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Jurassic World Movie Review 2D & 3D

July 12, 2015

12 July 2015

As someone fascinated with dinosaurs since childhood, the original Jurassic Park movie of 1993 was like a dream come true. For it allowed the closest opportunity to seeing dinosaurs as real living and breathing creatures. The scene where Alan and Ellie first see the brachiosaurus and begin to slowly look up, I was willing the camera to pan up in concert. It was a great part of this movie’s attraction: the suspense of finally seeing dinosaurs. That moment with the brachiosaurus, it was one never to forget.

Twenty two years on, the lustre of merely seeing dinosaurs has waned. So, too, in parallel is the plot of the latest movie, Jurassic World. It’s not enough simply to have dinosaurs anymore; they need to be bigger, badder and scarier than ever. This leads to the central plot of the film, of a crazy genetic cocktail that created the latest “asset” to the park, the Indominus Rex.

Naturally the Indominus gets loose, and it’s up to the heroes of the day to stop the thing, all the while constrained by the demands of the park’s owners trying to protect their financial interests. They don’t want the I-Rex killed, nor do they want too much collateral damage (humans killed) that could see the park closed down. That’s great for the viewer because the safest most direct option of blowing up the I-Rex from a helicopter would have made for a very dull and short movie.

Except for the first 20 minutes of character development, Jurassic World proved highly entertaining. The action was non-stop, the dinosaurs were brilliant, the comedic moments worked and there were no dopey, protracted romance scenes. For dinosaur aficionados, there were some great new ones like the giant marine Mosasaurus, the armoured Ankylosaurus and an assortment of pterosaurs. Anyone that had nightmares after seeing Alfred Hitchcock’s “The Birds” will have scarier ones now involving those pterosaurs.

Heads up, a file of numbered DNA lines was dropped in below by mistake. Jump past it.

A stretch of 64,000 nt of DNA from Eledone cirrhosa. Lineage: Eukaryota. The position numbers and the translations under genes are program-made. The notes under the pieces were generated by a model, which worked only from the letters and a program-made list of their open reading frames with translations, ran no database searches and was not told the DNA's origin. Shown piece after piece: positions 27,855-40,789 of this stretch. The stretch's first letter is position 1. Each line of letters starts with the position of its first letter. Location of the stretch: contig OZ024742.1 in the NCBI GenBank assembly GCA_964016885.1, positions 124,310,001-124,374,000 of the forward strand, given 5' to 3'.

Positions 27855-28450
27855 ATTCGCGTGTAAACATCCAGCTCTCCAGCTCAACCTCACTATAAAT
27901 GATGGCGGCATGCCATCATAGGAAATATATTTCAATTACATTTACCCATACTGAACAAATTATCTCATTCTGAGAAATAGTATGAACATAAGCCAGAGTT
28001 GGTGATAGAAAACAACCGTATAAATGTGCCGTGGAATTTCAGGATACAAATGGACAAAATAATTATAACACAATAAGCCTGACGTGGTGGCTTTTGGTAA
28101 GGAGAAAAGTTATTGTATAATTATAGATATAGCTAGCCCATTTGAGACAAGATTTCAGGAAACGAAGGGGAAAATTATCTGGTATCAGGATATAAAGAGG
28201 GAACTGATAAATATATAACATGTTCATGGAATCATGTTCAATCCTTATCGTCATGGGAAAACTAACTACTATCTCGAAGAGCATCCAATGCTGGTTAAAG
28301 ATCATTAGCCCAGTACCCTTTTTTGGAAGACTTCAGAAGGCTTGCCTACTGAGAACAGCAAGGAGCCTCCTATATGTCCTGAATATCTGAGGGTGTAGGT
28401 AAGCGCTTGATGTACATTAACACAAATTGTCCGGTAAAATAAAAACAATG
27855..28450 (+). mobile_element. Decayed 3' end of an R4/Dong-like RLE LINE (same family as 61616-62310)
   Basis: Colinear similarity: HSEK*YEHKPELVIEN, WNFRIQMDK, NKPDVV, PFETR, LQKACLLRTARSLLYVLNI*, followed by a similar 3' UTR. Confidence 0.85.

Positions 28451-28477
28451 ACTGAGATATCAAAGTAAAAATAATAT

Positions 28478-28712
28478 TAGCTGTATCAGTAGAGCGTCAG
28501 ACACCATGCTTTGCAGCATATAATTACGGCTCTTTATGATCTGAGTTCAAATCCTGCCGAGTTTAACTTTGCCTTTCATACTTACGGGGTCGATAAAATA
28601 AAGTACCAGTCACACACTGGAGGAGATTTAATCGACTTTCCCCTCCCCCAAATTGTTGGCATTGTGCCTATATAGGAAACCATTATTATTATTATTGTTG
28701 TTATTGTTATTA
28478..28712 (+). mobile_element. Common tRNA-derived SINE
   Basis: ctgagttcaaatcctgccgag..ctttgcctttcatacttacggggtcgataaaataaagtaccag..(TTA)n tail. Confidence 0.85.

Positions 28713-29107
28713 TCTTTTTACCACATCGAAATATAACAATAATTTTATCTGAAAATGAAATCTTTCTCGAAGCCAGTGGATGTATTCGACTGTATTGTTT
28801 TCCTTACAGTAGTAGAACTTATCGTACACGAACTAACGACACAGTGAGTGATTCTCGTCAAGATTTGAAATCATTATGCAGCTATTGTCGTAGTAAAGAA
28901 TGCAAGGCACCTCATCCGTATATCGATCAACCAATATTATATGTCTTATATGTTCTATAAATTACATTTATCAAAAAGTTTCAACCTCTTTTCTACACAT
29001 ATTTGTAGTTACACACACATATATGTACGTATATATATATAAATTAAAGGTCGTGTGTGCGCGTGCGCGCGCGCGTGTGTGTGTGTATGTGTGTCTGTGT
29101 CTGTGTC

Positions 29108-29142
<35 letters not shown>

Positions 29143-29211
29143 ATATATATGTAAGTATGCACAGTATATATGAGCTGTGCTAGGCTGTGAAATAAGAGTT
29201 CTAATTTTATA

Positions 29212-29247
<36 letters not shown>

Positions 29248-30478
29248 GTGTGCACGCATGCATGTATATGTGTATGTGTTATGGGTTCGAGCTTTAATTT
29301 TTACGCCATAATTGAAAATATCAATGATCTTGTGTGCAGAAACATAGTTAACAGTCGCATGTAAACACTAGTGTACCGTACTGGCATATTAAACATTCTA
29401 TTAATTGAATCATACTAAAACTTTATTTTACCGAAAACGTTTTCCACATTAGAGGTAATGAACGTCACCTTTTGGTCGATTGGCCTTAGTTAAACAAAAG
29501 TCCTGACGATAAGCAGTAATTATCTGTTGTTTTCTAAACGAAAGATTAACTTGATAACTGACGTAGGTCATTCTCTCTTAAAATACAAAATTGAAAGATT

Old favourites were back like Triceratops, Stegosaurus, Apatosaurus and, most notably, Velociraptor. The Velociraptors were actually the central characters of the film – and needed to be, because the human characters were mostly cardboard. Sadly missing was someone of the ilk of the hilarious Jeff Goldblum and his character, Ian Malcolm. Minor comedic traits were spread through the various characters, rather than have one central character provide all the laughs. It worked well and negates the possibility of a character becoming too corny if you don’t have an actor of the calibre of Goldblum to play it. This film doesn’t. None of Chris Pratt, Bryce Dallas Howard, Vincent D’Onofrio, Ty Simpkins, Nick Robinson, Omar Sy, B. D. Wong and Irrfan Khan are known to me. I might have guessed Wong plays Dr Wu, simply because of the Chinese name. That probably makes me racist. Doesn’t Irrfan Khan make a great image viewer? All proved serviceable in their roles, which is all that I ask.

Also great to finally see in action was the theme park itself. Remember, the original Jurassic Park never opened after the Tyrannosaurus went nuts. Now the park is bursting with life, colour, people and some interesting rides. There were also some nice touches reflecting on the original park, especially signage and the original gates. Nostalgia buffs will get a kick out of seeing some of this stuff.

I saw this film first in 2D and then had to go back for 3D. 3D is definitely the preferred viewing. With the extra dimension, you get 50% more film! Not only that, the scenery was breathtaking, especially from the helicopter, while the close-ups with the dinosaurs made you feel really close-up, maybe too close! The advantage of going twice also meant that with the characters fully realised, that early dialogue made so much more sense and proved really interesting. One thing I wish had not picked up was the younger boy on the train talking about his parents potentially divorcing and then having a sook. Really? Did we really need this extraneous and irrelevant drivel?

Spoiler Section